Select Page
Read Introduction to Hebrews


12 Not with the blood of goats and calves, but with His own blood He entered the Most Holy Place once for all, having obtained eternal redemption.


Verse 12 speaks of Christ’s means of entry into the eternal Most Holy Place. The blood of atonement was the difference between life and death when entering God’s presence.

Not with the blood of goats and calves,

Sacrifice on the Day of Atonement involved a bull and two goats. One goat was kept alive as the scapegoat.

but with [through, Greek dia, not “with”] His own [unique] blood

The word “with” marks the means whereby Jesus paid for our sins. Blood was not the mode of His entrance into Heaven. The earthly high priest of Israel took blood into the Holy of Holies; Christ, however, entered the Presence of God “through His own blood” (dia) but not with His material blood. Christ’s sacrifice was one of blood (He 9:7). He shed that blood at Calvary. He did not take His blood to Heaven. Jesus shed His blood to the point of death. By this blood we have the right to enter Heaven (He 9:14; 10:19, 29; 13:20).

Our Lord presented Himself, not His blood, upon entering the presence of God (He 9:24). The word “own” means unique. It goes beyond the idea of ownership and implies personal, private or unique ownership. The Father was the Son’s “unique” Father (Jn 5:18); that is, He claimed unique Sonship to the Father. That is why they wanted to kill Him. The efficacy of the Lord’s blood was not simply that it was human blood but that it came from a sinless person. That is the only blood that could pay for the sin of the world. He did not take that blood to heaven but, when He went, He represented One who sacrificed Himself for sin; He personally took the penalty of sin on the cross.

He entered the Most Holy Place once for all,

Christ entered Heaven or the presence of God “once for all.” The high priest in the Old Testament went into the Holy of Holies annually, but Our Lord went into God’s presence once and never needed to gain that access again. His single sacrifice was enough, so there was no need for any further sacrifice. It was His own blood that made the difference.

The emphasis here is on the words “once for all.” The writer uses the word “once” in chapters 9 and 10 to show the finality of Christ’s work on the cross. The contrast is between the ongoing, recurring, and symbolic sacrifices of Israel and that of the one final sacrifice of Christ on the cross.

having obtained eternal redemption.

Shed blood was necessary before one could enter the Most Holy Place of the Old Testament. Christ obtained “eternal redemption” for the believer, since His sacrifice was once for all. “Eternal redemption” stands in stark contrast to sacrifices of the Old Testament, whether annually on the Day of Atonement or the daily sacrifices. His redemption was “eternal,” not temporary like in the Old Testament.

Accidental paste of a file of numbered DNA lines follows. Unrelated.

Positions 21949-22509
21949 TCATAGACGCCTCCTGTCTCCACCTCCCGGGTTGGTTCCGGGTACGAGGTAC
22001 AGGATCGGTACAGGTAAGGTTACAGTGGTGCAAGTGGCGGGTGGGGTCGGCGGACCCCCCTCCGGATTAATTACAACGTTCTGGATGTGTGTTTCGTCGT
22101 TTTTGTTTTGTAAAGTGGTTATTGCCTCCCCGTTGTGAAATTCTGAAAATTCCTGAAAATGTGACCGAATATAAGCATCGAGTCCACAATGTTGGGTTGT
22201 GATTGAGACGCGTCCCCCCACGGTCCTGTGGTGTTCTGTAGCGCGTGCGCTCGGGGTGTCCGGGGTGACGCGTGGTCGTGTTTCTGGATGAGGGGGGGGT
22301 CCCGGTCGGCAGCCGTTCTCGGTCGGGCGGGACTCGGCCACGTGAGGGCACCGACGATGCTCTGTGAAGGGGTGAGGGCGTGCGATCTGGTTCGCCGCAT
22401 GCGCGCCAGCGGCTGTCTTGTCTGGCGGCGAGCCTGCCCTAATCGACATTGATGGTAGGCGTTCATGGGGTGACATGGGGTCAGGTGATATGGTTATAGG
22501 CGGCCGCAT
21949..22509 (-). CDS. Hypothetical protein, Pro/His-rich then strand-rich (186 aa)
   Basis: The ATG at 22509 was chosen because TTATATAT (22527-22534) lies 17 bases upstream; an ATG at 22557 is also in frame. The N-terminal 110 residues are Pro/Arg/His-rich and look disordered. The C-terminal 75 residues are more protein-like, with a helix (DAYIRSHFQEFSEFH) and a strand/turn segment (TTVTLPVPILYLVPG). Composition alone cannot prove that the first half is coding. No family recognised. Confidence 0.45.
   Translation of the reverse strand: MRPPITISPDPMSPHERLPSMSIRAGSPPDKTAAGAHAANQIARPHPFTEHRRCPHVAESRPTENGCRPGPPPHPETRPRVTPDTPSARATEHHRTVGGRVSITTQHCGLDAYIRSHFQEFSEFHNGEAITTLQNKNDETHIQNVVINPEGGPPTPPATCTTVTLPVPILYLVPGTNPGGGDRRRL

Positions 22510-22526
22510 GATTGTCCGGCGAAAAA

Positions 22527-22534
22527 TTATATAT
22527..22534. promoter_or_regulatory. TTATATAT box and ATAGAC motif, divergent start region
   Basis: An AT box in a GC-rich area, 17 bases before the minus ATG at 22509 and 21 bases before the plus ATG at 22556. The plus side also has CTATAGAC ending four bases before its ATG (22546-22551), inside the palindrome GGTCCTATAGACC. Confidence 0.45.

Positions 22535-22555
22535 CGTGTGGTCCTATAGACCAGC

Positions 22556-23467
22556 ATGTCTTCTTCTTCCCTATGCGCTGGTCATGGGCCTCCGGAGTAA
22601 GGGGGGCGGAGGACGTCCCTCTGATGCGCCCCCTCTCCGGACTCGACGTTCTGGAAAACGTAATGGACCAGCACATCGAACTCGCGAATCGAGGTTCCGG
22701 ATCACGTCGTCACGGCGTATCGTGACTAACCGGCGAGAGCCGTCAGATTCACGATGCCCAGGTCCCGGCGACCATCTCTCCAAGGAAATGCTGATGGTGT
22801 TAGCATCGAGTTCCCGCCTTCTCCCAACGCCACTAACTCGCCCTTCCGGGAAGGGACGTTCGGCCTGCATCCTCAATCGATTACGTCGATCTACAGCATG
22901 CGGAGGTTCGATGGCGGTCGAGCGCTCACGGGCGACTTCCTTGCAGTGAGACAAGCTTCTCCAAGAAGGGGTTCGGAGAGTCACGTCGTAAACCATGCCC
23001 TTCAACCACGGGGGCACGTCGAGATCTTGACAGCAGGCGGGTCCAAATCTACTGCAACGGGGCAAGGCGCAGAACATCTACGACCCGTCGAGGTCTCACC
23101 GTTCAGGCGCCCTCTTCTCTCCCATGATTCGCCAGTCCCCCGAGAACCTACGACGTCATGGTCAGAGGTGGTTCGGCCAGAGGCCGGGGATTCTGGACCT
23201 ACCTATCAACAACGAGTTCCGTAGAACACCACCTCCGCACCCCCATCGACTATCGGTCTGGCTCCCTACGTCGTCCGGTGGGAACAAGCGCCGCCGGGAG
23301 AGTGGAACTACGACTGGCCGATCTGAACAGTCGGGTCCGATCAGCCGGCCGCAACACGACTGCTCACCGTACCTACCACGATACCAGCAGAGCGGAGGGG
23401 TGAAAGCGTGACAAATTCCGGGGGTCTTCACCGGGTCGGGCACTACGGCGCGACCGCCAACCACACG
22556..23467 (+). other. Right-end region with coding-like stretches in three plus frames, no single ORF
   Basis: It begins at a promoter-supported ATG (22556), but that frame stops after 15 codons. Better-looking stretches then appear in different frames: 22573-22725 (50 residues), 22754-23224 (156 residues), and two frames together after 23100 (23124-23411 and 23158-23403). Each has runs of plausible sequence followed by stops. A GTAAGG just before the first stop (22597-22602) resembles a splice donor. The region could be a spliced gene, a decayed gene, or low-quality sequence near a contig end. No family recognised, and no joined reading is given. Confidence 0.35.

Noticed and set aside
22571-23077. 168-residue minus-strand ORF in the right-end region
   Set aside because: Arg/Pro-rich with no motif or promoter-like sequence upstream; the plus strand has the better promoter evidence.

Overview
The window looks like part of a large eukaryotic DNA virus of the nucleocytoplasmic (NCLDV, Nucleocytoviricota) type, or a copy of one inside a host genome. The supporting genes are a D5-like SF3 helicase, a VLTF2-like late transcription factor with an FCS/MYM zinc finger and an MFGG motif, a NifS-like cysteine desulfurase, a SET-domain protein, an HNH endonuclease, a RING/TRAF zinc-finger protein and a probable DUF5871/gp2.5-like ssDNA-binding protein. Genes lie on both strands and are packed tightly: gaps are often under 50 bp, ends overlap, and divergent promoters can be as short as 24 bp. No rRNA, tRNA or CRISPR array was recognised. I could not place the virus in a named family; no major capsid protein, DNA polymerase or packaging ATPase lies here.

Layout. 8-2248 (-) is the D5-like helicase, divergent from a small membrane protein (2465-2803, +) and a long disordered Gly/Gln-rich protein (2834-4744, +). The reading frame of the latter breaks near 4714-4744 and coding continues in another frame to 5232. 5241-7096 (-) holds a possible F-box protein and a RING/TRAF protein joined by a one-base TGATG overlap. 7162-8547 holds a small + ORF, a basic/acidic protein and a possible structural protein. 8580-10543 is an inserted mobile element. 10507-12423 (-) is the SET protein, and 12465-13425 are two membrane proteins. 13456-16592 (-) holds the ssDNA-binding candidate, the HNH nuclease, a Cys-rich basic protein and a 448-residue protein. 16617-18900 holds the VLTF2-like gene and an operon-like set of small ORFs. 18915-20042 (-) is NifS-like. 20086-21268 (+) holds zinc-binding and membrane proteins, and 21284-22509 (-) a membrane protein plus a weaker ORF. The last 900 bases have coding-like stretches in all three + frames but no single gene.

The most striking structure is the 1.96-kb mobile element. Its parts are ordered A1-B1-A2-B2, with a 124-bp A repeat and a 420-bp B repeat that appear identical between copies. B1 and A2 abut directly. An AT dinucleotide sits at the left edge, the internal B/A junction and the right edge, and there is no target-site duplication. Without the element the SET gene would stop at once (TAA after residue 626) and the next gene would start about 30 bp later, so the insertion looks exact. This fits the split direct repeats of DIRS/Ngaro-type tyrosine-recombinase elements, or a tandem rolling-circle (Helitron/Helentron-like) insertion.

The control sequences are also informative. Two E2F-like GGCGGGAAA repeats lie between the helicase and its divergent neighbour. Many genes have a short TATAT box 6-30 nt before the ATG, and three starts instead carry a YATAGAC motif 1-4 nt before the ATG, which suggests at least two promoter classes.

The word “obtained” means to find, come upon, discover. Jesus procured our redemption in fact. He did this by taking our guilt and penalty for sin. God’s justice was satisfied by His shed blood.

“Redemption” is the price paid for sin; the word means ransom. It carries the idea of liberation of a captive. The word “redemption” means to deliver a person from the bondage of the penalty of sin. Jesus paid a price for permanently liberating Christians from their sins. This word was used of ransom money paid to free a slave. Jesus freed the believer from the penalty of sin. He liberated us by a price, by His blood sacrifice. He did this in an “eternal” sense. He paid it once for all, for eternity.


Christians possess eternal liberation from their sin.


Christians are free from the eternal penalty for their sin. Christ’s sacrifice for our sin is immeasurable. No animal sacrifice can compare to the sacrifice of Christ for our sin. Jesus paid a perfect ransom price because it was a once-for-all sacrifice. His sacrifice was complete and unrepeatable because it was “eternal.” No one needs to pay for sins again (He 7:27; 10:10). He offers eternal redemption for our souls.

Our great High Priest takes us right into the Holy of Holies; that is, God’s very presence. We are seated with Christ in the heavenlies (Eph 2:4-6). Our citizenship is in heaven (Php 3:20).

The Seventh Day Adventists claim that Jesus entered Heaven with literal blood. Such a theory has two problems: (1) the silence of Scripture and (2) the attempt to pour language that conveys figurative truth into a literal mold.